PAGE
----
In the paint industry, colour matches are often aimed at achieving a spectral colour match rather than just a metameric colour match under a given spectrum of light. A spectral colour match attempts to give two colours the same spectral reflectance characteristic, making them a good metameric match with a low degree of metamerism, thereby reducing the sensitivity of the resulting colour match to changes in lighting, or differences between observers.
Metamerism simply has to be closely monitored. And to manage metamerism during colour production, you have to know what causes it.
What tools can be used to measure metamerism?
We’ve established some of the scenarios where metamerism occurs and why it’s important to avoid it.
But how do we go about that? What are the best ways to measure metamerism?
Technically, we are not trying to measure metamerism but detect it. It can be detected through visual means, by using a light box or Colour Assessment Cabinet (CAC) and through digital means, using a spectrophotometer or DigiEye system, which can accurately measure colour and appearance digitally, helping predict metamerism when used in conjunction with recipe formulation software.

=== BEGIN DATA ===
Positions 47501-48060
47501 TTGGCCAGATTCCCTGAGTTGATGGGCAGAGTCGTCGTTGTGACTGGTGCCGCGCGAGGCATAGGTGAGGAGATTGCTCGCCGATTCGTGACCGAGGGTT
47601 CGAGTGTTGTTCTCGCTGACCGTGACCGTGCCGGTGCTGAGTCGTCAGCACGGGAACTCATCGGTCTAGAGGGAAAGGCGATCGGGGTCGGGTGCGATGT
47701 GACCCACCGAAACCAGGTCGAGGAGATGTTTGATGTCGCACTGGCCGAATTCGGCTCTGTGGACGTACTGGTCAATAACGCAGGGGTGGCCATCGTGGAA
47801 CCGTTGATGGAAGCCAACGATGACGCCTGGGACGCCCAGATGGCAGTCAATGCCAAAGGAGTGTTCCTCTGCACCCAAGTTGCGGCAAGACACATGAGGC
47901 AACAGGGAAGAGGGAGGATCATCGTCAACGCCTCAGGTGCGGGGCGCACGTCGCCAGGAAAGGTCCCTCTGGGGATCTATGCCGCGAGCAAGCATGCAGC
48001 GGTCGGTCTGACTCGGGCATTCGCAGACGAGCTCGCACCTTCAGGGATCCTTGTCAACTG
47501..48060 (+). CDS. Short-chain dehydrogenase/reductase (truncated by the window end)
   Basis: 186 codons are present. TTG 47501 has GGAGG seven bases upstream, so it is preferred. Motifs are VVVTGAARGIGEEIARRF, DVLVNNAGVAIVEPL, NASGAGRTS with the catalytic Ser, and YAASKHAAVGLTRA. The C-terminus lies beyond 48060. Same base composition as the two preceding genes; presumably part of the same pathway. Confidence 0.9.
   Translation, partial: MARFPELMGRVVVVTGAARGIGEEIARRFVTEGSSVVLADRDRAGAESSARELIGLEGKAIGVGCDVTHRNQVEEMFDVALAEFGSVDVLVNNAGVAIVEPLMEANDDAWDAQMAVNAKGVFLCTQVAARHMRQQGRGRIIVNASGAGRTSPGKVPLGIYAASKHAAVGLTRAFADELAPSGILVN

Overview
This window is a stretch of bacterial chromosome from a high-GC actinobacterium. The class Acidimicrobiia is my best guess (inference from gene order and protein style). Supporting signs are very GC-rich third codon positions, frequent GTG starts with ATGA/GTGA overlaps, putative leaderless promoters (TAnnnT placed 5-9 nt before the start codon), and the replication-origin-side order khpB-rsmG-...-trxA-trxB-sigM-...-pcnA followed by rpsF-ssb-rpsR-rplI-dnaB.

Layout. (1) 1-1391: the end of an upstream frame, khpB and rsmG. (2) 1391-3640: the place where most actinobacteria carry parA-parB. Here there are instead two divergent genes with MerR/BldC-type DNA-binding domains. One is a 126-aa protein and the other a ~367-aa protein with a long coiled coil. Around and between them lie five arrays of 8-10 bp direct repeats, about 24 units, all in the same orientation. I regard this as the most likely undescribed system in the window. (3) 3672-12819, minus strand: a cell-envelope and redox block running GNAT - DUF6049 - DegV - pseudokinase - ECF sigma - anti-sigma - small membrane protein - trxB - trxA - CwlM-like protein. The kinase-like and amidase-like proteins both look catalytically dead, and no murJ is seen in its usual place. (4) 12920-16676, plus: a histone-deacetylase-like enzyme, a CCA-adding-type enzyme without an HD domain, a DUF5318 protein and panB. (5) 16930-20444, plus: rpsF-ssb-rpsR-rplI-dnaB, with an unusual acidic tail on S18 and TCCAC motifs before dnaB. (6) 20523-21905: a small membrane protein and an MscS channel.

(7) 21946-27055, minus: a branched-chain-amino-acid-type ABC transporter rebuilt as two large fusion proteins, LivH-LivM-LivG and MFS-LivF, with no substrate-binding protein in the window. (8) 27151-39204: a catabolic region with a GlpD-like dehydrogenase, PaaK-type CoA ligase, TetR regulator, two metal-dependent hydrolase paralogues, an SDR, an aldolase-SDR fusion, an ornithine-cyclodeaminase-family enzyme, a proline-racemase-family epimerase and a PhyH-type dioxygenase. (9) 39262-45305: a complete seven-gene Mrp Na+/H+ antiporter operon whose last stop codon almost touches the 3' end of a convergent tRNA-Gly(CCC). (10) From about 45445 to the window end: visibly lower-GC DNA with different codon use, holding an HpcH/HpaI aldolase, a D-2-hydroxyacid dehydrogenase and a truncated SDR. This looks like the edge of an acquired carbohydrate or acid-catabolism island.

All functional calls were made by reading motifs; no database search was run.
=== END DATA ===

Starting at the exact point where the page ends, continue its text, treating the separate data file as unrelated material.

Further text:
For dyers, paint mixers, plastics manufacturers, automotive suppliers and garment manufacturers, the first step in detecting metamerism typically begins with a colour measurement device coupled with recipe formulation software. This allows recipes to be created that are unlikely to be visibly metameric. A light cabinet is then used to visually check samples against the standard and detect any metamerism problems before submission or approval.
Following the appropriate steps is crucial to avoid metameric matches which lead to the elimination of wastage and delays in the production.
Specifying at the beginning of the design and prototyping stage the colour recipe is an important step before start assessing samples, thus colour measurement devices such as spectrophotometers or DigiEye system are needed. DigiEye is a non-contact colour and appearance measurement device which provides consistent and reliable colour data. DigiEye captures and measures the product’s colour with its appearance under provide CIE D65 standard lighting and offers different illumination geometries, including angled and diffuse lighting.
Image: VeriVide’s DigiEye System for non-contact colour and appearance measurement
Image: Spectrophotometers for colour measurement